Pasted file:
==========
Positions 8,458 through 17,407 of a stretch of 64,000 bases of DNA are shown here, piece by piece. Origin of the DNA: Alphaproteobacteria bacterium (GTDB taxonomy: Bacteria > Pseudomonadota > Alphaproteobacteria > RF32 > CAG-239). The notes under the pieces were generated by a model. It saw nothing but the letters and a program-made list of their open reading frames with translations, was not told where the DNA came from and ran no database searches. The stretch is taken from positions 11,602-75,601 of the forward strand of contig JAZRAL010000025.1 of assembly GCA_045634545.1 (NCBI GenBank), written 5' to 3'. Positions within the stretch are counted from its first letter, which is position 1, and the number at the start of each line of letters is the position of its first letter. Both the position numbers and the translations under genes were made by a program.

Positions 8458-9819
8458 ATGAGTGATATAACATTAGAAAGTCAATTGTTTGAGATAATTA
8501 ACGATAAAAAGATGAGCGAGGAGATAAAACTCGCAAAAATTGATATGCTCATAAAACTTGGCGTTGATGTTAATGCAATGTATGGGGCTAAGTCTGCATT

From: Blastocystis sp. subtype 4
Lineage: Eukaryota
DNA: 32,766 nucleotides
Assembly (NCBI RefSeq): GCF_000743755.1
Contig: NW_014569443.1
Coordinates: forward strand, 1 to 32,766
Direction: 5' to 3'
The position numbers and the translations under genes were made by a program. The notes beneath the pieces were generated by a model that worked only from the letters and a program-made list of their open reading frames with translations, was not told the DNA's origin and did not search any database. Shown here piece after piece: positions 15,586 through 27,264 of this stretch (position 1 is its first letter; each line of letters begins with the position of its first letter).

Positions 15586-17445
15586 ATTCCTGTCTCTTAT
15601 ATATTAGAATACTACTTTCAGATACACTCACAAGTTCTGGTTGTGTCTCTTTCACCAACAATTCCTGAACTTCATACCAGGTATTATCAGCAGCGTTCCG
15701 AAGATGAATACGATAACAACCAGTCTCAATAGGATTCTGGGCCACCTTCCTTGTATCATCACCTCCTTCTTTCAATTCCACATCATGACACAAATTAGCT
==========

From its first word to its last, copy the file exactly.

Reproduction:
Positions 8,458 through 17,407 of a stretch of 64,000 bases of DNA are shown here, piece by piece. Origin of the DNA: Alphaproteobacteria bacterium (GTDB taxonomy: Bacteria > Pseudomonadota > Alphaproteobacteria > RF32 > CAG-239). The notes under the pieces were generated by a model. It saw nothing but the letters and a program-made list of their open reading frames with translations, was not told where the DNA came from and ran no database searches. The stretch is taken from positions 11,602-75,601 of the forward strand of contig JAZRAL010000025.1 of assembly GCA_045634545.1 (NCBI GenBank), written 5' to 3'. Positions within the stretch are counted from its first letter, which is position 1, and the number at the start of each line of letters is the position of its first letter. Both the position numbers and the translations under genes were made by a program.

Positions 8458-9819
8458 ATGAGTGATATAACATTAGAAAGTCAATTGTTTGAGATAATTA
8501 ACGATAAAAAGATGAGCGAGGAGATAAAACTCGCAAAAATTGATATGCTCATAAAACTTGGCGTTGATGTTAATGCAATGTATGGGGCTAAGTCTGCATT

From: Blastocystis sp. subtype 4
Lineage: Eukaryota
DNA: 32,766 nucleotides
Assembly (NCBI RefSeq): GCF_000743755.1
Contig: NW_014569443.1
Coordinates: forward strand, 1 to 32,766
Direction: 5' to 3'
The position numbers and the translations under genes were made by a program. The notes beneath the pieces were generated by a model that worked only from the letters and a program-made list of their open reading frames with translations, was not told the DNA's origin and did not search any database. Shown here piece after piece: positions 15,586 through 27,264 of this stretch (position 1 is its first letter; each line of letters begins with the position of its first letter).

Positions 15586-17445
15586 ATTCCTGTCTCTTAT
15601 ATATTAGAATACTACTTTCAGATACACTCACAAGTTCTGGTTGTGTCTCTTTCACCAACAATTCCTGAACTTCATACCAGGTATTATCAGCAGCGTTCCG
15701 AAGATGAATACGATAACAACCAGTCTCAATAGGATTCTGGGCCACCTTCCTTGTATCATCACCTCCTTCTTTCAATTCCACATCATGACACAAATTAGCT